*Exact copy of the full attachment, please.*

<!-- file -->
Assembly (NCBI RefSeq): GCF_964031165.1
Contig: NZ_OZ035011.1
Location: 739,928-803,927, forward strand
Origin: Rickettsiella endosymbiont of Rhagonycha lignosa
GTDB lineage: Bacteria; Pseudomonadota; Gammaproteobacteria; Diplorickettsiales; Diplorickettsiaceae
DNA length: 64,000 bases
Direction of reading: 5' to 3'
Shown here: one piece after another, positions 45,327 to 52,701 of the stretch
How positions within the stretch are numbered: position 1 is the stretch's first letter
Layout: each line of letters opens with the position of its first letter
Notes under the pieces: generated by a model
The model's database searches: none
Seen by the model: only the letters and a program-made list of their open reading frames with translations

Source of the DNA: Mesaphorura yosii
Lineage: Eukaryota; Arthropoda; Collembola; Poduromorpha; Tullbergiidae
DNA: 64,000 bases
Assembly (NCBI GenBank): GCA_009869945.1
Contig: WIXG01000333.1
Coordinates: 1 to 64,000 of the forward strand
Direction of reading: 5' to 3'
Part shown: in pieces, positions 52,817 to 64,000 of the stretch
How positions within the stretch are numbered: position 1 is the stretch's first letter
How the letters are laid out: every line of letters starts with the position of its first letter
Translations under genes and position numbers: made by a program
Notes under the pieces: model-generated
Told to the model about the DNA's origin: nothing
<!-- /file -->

Assembly (NCBI RefSeq): GCF_964031165.1
Contig: NZ_OZ035011.1
Location: 739,928-803,927, forward strand
Origin: Rickettsiella endosymbiont of Rhagonycha lignosa
GTDB lineage: Bacteria; Pseudomonadota; Gammaproteobacteria; Diplorickettsiales; Diplorickettsiaceae
DNA length: 64,000 bases
Direction of reading: 5' to 3'
Shown here: one piece after another, positions 45,327 to 52,701 of the stretch
How positions within the stretch are numbered: position 1 is the stretch's first letter
Layout: each line of letters opens with the position of its first letter
Notes under the pieces: generated by a model
The model's database searches: none
Seen by the model: only the letters and a program-made list of their open reading frames with translations

Source of the DNA: Mesaphorura yosii
Lineage: Eukaryota; Arthropoda; Collembola; Poduromorpha; Tullbergiidae
DNA: 64,000 bases
Assembly (NCBI GenBank): GCA_009869945.1
Contig: WIXG01000333.1
Coordinates: 1 to 64,000 of the forward strand
Direction of reading: 5' to 3'
Part shown: in pieces, positions 52,817 to 64,000 of the stretch
How positions within the stretch are numbered: position 1 is the stretch's first letter
How the letters are laid out: every line of letters starts with the position of its first letter
Translations under genes and position numbers: made by a program
Notes under the pieces: model-generated
Told to the model about the DNA's origin: nothing